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Today marks the start of the 1-year countdown of when we stop supporting Windows XP. Many of you saw the post this morning on the Windows For Your Businessblog. Over the past few months I have gotten a lot of questions on what that means exactly. Here are some answers to help explain what end of support is and what you need to do to move to a modern OS like Windows 7 or Windows 8.
Microsoft will end Extended Support on April 8, 2014. Why?
In 2002, Microsoft introduced its Support Lifecycle policy based on customer feedback to have more transparency and predictability of support for Microsoft products. Per this policy, Microsoft Business and Developer products – including Windows and Office products – receive a minimum of 10 years of support (five years Mainstream Support and five years Extended Support), at the supported service pack level. Windows XP SP3 and Office 2003 will go out of support on April 8, 2014. If your organization has not started the migration to a modern desktop, you are late. Based on historical customer deployment data, the average enterprise deployment can take 18 to 32 months from business case through full deployment. To ensure you remain on supported versions of Windows and Office, you should begin your planning and application testing immediately to ensure you deploy before end of support.
What is the difference between extended and mainstream support?
Think of mainstream support as “full”. In other words, mainstream support means Microsoft supports a product with its full offerings including paid incident support, hotfix support, security updates, etc. This support for Windows XP ended in April of 2009.
When a product enters the extended support “phase”, the game changes:
On April 8, 2014, we will end the extended support for our commercial customers and we will no longer provide security updates for commercial or consumer customers.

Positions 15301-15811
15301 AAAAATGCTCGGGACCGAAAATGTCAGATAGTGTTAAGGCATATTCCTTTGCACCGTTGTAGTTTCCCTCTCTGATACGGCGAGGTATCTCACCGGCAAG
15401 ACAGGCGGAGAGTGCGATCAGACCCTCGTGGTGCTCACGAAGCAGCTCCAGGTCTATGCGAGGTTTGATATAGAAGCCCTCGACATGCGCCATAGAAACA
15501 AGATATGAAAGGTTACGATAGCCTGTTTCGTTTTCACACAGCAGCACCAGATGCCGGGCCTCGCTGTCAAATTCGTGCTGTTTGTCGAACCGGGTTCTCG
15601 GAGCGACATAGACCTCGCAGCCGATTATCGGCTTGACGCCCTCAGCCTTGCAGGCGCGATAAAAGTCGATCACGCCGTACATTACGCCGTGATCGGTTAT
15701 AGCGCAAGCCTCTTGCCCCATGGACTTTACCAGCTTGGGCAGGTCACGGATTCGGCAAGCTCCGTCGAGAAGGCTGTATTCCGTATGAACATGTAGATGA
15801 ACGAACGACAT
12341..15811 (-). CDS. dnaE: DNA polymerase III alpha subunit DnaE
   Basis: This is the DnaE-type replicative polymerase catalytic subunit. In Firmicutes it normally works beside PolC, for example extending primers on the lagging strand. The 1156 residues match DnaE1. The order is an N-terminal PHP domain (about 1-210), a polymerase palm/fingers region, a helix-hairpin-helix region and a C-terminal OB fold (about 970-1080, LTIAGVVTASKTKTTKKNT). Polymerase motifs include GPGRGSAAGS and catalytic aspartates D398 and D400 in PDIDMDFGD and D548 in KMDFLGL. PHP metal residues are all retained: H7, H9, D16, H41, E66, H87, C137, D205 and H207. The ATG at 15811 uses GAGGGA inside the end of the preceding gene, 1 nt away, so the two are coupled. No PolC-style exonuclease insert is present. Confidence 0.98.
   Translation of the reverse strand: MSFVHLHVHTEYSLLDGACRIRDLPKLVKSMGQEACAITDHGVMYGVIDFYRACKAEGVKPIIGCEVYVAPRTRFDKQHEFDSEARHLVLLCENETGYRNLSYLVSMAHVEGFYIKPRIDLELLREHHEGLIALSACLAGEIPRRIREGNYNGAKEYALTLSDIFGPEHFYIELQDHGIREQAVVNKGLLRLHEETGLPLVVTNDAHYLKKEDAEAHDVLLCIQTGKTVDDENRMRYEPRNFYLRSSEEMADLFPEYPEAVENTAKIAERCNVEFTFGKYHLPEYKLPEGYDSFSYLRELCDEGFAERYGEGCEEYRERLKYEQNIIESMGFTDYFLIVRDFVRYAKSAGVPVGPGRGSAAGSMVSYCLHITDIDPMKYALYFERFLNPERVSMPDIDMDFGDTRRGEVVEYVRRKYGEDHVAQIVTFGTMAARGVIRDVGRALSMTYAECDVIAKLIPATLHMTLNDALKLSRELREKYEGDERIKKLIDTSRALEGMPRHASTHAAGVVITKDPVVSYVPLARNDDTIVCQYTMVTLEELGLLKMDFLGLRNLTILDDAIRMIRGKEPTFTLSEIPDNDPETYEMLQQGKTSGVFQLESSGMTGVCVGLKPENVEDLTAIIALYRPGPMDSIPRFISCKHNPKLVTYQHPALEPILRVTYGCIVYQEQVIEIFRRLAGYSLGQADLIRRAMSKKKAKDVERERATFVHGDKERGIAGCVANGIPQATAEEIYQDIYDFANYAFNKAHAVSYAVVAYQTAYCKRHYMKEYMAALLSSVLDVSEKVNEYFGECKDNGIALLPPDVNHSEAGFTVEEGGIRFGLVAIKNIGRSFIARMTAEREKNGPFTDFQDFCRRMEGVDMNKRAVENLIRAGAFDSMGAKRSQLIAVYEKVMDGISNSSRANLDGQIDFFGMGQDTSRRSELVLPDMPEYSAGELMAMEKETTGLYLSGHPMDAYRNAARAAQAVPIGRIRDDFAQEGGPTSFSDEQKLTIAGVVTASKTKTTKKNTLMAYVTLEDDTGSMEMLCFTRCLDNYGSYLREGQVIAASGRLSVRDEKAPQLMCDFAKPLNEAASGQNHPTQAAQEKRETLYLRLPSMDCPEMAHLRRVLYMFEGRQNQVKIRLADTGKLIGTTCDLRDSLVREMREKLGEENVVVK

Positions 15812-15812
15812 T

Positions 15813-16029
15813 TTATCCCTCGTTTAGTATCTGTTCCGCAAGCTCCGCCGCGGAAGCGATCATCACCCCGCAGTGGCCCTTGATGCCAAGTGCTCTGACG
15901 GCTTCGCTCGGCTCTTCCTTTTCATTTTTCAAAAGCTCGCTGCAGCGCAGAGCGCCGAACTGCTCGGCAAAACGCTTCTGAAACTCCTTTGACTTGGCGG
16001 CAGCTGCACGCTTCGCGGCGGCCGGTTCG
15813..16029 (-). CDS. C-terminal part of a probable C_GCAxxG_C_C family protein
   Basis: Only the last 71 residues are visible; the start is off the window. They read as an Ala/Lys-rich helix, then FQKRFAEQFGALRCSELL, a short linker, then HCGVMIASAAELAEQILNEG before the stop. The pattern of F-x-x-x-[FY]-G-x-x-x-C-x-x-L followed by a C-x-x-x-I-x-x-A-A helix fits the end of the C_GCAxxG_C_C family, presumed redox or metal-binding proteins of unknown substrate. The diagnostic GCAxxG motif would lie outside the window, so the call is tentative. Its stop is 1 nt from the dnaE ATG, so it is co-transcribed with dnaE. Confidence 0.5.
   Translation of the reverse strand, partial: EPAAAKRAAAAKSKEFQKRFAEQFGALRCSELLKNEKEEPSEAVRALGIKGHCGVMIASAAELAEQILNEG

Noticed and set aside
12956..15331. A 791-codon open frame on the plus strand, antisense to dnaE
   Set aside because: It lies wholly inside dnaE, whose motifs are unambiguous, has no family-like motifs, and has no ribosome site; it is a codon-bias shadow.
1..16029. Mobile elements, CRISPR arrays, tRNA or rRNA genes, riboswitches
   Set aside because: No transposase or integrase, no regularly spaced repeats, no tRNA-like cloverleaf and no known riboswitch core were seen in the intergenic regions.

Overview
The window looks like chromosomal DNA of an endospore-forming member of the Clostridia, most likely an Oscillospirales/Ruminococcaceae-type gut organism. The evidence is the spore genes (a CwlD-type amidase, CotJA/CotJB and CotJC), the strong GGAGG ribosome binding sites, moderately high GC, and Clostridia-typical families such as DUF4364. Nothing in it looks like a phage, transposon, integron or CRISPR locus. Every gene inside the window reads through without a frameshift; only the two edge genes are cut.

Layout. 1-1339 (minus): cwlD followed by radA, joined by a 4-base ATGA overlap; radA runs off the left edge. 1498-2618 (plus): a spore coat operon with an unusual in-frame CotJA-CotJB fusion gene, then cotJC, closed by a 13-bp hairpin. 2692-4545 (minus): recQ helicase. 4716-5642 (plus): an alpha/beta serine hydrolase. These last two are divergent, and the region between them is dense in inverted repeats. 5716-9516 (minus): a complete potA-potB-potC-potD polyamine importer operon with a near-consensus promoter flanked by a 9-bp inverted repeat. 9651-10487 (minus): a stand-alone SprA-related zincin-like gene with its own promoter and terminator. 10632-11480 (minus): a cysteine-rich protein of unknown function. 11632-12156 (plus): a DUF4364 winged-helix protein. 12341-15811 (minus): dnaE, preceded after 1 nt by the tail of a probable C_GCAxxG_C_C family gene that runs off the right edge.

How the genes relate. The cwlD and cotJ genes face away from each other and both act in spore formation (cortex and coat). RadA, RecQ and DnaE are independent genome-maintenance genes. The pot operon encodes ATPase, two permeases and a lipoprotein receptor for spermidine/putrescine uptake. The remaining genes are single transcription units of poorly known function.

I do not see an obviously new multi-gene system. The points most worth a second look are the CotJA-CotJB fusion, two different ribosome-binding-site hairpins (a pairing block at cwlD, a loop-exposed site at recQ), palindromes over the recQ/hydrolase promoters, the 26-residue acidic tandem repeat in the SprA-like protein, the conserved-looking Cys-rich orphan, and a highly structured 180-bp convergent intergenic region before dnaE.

What does End of Support mean to customers?
Simply, it means you should take action to move off of Windows XP. After April 8, 2014, there will be no new security updates, non-security hotfixes, free or paid assisted support options or online technical content updates. Running Windows XP SP3 and Office 2003 in your environment after their end of support date may expose your company to potential risks, such as:
So no new patches after April 8th, 2014?
Microsoft will keep hosting all patches and service packs released through April of 2014, but no new updates will be released after this date.
I heard that my anti-virus software company will continue to support Windows XP after April 8, 2014. Does that mean I am protected?
No. Securing an operating system requires a multiple layers of defense and an anti-malware is just one part of the end-to-end security stack. When EOS for Windows XP occurs on April 8, 2014 and Windows is no longer being serviced, the system and any anti-malware solutions deployed to it will no longer be able to protect the device, user and data against new and emerging threats. Vulnerabilities that are discovered in Windows XP or possibly even applications running on it will remain unpatched and many types of malware will be able to take permanent residence within devices. This can occur even if the device is running an up to date anti-malware solution. Based on this, it’s critical that organizations and consumers migrate to a modern operating system.
What is a “modern operating system”?
A modern OS refers to Windows 7 and Windows 8 as well as a modern browser like IE 8, 9 and 10. These are hardened, secure operating systems built to support users’ needs around security, mobility and overall flexibility. Windows 7 and Windows 8 offer users a great experience while reducing costs and increasing IT manageability.
Can’t I just upgrade from Windows XP to Windows 7 or Windows 8?